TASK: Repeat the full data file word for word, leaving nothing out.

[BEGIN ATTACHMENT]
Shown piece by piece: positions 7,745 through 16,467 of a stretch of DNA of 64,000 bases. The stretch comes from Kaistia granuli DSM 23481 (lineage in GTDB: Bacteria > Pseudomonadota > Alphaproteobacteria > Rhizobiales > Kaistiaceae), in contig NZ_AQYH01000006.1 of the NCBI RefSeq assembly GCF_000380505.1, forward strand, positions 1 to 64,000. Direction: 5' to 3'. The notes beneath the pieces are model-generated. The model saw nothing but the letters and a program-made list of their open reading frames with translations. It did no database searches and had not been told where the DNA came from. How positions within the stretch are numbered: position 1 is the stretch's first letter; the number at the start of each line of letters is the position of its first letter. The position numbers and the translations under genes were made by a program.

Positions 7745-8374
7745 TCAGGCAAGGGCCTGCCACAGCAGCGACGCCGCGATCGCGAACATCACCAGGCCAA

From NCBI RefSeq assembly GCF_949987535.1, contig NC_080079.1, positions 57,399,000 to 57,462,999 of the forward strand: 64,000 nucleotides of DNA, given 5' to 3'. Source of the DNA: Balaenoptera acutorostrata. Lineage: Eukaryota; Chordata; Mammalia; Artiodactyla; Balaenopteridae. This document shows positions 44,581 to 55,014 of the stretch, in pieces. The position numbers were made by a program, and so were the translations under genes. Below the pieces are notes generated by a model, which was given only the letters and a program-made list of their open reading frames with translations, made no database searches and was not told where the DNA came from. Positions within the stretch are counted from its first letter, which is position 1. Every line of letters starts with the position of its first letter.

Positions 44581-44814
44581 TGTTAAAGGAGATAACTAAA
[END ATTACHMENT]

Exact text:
Shown piece by piece: positions 7,745 through 16,467 of a stretch of DNA of 64,000 bases. The stretch comes from Kaistia granuli DSM 23481 (lineage in GTDB: Bacteria > Pseudomonadota > Alphaproteobacteria > Rhizobiales > Kaistiaceae), in contig NZ_AQYH01000006.1 of the NCBI RefSeq assembly GCF_000380505.1, forward strand, positions 1 to 64,000. Direction: 5' to 3'. The notes beneath the pieces are model-generated. The model saw nothing but the letters and a program-made list of their open reading frames with translations. It did no database searches and had not been told where the DNA came from. How positions within the stretch are numbered: position 1 is the stretch's first letter; the number at the start of each line of letters is the position of its first letter. The position numbers and the translations under genes were made by a program.

Positions 7745-8374
7745 TCAGGCAAGGGCCTGCCACAGCAGCGACGCCGCGATCGCGAACATCACCAGGCCAA

From NCBI RefSeq assembly GCF_949987535.1, contig NC_080079.1, positions 57,399,000 to 57,462,999 of the forward strand: 64,000 nucleotides of DNA, given 5' to 3'. Source of the DNA: Balaenoptera acutorostrata. Lineage: Eukaryota; Chordata; Mammalia; Artiodactyla; Balaenopteridae. This document shows positions 44,581 to 55,014 of the stretch, in pieces. The position numbers were made by a program, and so were the translations under genes. Below the pieces are notes generated by a model, which was given only the letters and a program-made list of their open reading frames with translations, made no database searches and was not told where the DNA came from. Positions within the stretch are counted from its first letter, which is position 1. Every line of letters starts with the position of its first letter.

Positions 44581-44814
44581 TGTTAAAGGAGATAACTAAA